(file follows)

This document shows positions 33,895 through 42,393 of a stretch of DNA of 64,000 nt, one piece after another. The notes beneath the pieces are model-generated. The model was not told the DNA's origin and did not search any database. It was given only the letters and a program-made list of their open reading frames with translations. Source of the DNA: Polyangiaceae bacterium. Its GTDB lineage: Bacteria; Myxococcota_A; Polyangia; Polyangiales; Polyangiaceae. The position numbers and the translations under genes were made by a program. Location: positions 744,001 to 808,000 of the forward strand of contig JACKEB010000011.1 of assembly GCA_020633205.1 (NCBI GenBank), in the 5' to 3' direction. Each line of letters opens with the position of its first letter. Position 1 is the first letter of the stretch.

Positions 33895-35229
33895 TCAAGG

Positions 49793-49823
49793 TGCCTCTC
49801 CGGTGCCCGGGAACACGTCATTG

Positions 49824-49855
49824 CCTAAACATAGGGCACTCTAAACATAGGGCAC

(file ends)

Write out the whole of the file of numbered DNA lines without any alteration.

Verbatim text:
This document shows positions 33,895 through 42,393 of a stretch of DNA of 64,000 nt, one piece after another. The notes beneath the pieces are model-generated. The model was not told the DNA's origin and did not search any database. It was given only the letters and a program-made list of their open reading frames with translations. Source of the DNA: Polyangiaceae bacterium. Its GTDB lineage: Bacteria; Myxococcota_A; Polyangia; Polyangiales; Polyangiaceae. The position numbers and the translations under genes were made by a program. Location: positions 744,001 to 808,000 of the forward strand of contig JACKEB010000011.1 of assembly GCA_020633205.1 (NCBI GenBank), in the 5' to 3' direction. Each line of letters opens with the position of its first letter. Position 1 is the first letter of the stretch.

Positions 33895-35229
33895 TCAAGG

Positions 49793-49823
49793 TGCCTCTC
49801 CGGTGCCCGGGAACACGTCATTG

Positions 49824-49855
49824 CCTAAACATAGGGCACTCTAAACATAGGGCAC